How to care for horses – Part 6

first aid kit

First-aid kit

A well-stocked equine (and human) first-aid kit should be kept in a place where it is easily accessed. Any used or out-of-date items should be replaced as soon as possible. However, other than for minor injuries, a veterinarian should be consulted before treating a sick or injured animal.

The basic items any equine first-aid kit should include are:

  • Tools & Diagnostic Equipment
    • Rectal thermometer
    • Petroleum jelly (to use as lubrication for thermometer)
    • Stethoscope (for listening to heartbeat, respiration and, in the case of suspected colic, gut sounds) Pulse and respiration can be determined without a stethoscope. Gut sounds can be heard by putting one’s ear to the horse’s side, but doing so increases the risk of being kicked by the horse.
    • Sharp, clean scissors, reserved for first aid kit only
    • Wire cutters (for freeing a tangled horse) or equivalent such as a fencing tool or lineman’s pliers; though these objects are often kept in a well-organized barn, an extra set in a first-aid kit is helpful for major emergencies.
    • Flashlight and extra batteries (for nighttime emergencies or to add a light source in a shadowed area).
    • Twitch, a device for holding the animal still during minor treatment
  • Cleaning supplies
    • Clean bucket, reserved for first-aid kit only, for washing out wounds
    • Clean sponge, reserved for first-aid kit only
    • Gauze (for cleaning wounds)
    • Cotton balls or sheet cotton for absorbing liquids, particularly good for dipping into liquid products and then squeezing or dabbing the liquid onto a wound. (Cotton used to clean a wound may leave fibers in the injury; gauze is a better product if the wound must be touched.)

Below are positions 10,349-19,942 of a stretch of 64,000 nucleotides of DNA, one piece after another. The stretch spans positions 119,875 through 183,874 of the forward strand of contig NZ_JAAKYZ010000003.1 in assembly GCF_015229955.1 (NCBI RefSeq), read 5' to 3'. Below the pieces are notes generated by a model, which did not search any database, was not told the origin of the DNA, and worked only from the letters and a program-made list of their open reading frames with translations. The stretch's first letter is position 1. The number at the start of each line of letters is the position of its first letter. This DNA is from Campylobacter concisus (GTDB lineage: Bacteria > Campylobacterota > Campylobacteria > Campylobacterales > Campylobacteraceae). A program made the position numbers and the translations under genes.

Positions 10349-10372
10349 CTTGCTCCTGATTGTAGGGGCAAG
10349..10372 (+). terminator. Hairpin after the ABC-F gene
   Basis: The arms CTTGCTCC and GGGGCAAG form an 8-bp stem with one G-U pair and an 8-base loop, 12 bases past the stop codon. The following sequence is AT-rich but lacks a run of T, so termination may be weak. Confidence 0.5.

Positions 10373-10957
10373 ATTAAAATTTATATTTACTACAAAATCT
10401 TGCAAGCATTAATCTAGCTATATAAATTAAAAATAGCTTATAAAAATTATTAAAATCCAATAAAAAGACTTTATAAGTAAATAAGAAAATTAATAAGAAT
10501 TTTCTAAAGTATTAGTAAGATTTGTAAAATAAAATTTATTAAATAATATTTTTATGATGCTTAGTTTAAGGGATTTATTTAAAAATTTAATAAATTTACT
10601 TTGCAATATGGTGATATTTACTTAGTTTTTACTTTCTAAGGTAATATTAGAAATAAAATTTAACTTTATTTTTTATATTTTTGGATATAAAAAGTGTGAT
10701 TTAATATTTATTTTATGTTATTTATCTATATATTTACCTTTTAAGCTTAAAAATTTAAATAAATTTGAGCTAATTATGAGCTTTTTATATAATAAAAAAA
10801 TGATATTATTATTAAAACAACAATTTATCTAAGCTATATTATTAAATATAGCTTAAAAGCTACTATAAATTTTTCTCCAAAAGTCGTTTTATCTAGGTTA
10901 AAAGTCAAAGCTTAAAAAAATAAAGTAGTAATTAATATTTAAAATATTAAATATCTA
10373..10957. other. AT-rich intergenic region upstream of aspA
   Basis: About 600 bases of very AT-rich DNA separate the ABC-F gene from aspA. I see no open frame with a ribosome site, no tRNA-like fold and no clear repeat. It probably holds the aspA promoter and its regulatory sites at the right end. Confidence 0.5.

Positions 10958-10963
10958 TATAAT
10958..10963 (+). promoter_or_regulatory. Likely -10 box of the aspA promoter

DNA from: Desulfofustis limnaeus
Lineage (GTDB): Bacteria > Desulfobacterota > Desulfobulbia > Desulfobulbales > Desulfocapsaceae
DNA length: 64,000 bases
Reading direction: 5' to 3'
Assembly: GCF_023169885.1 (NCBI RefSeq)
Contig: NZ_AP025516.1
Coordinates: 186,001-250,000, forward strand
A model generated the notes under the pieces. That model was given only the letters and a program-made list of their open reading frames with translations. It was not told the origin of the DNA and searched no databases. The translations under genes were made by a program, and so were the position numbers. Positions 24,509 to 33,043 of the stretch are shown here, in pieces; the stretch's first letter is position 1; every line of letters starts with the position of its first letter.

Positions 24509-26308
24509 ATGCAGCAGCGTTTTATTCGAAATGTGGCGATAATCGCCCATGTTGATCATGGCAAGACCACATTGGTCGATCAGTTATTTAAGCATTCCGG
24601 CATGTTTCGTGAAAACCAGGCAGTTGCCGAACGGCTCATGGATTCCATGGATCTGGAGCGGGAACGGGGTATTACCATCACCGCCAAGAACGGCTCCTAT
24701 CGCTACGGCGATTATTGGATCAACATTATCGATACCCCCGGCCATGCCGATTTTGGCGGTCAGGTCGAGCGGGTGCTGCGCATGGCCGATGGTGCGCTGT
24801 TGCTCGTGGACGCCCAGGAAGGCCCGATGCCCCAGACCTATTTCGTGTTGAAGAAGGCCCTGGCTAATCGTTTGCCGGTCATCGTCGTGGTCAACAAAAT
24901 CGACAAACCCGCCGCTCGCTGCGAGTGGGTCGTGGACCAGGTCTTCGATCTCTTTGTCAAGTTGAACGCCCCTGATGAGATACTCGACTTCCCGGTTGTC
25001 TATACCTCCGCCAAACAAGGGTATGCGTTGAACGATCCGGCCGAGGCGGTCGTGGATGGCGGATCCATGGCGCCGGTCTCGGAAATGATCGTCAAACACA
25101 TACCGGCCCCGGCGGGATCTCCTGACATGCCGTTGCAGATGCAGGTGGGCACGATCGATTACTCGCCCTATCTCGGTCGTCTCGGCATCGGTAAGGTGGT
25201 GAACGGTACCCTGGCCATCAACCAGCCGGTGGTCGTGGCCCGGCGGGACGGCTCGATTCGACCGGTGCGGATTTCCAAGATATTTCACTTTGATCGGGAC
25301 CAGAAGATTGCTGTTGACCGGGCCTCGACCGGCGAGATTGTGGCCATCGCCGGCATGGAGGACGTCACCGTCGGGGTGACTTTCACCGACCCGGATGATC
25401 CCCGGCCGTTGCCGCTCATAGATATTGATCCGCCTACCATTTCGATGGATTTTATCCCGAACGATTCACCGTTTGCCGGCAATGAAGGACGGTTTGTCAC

• Hypodermic syringe (without needle), for cleaning wounds. (Using the syringe to wash out a wound is preferable to cleaning it with cotton or gauze.) An old syringe, if cleaned first, works fine for this.
    • Sterile saline solution, which is used to clean wounds. Contact lens solution may be used for this purpose.
    • Latex/medical gloves, unused
    • Clean towels and rags
    • Disposable rags or paper towels
  • Bandages and other forms of protection
    • Absorbent padding, such as roll cotton or a set of cotton leg wraps (keep a clean set sealed in a plastic bag)
    • Gauze to be used as wound dressing underneath bandages
    • Sterile wound dressing, such as telfa pads; large sizes of those intended for humans work well.
    • Leg Bandages – stable bandages or rolls of self-adhering vet wrap
    • Adhesive tape for keeping bandages in place
    • Poultice boot, for hoof injuries. (A hoof boot can be used for this purpose, though a medical boot is usually easier to put on and take off)
  • Over-the-counter medications
  • Veterinary medications – in most locations, these are prescription medications and can only be obtained through a licensed Veterinarian. They should generally not be administered without prior consultation with a veterinarian, either over the telephone or by specific advance instruction.
  • Other
    • Veterinarian‘s and farrier‘s telephone and emergency numbers.
    • A paper and pencil, for recording symptoms, pulse, respiration and veterinary instructions.
    • A Veterinary Emergency Handbook, giving basic instructions, in the event that a veterinarian cannot be reached immediately.
    • Suitable box/container for all of the above, to keep materials and equipment clean and tidy.

To be continued ………..

Click here to read Part 1: /how-to-care-for-horses-part-1
Click here to read Part 2: /how-to-care-for-horses-part-2
Click here to read Part 3: /how-to-care-for-horses-part-3
Click here to read Part 4: /how-to-care-for-horses-part-4
Click here to read Part 5: /how-to-care-for-horses-part-5

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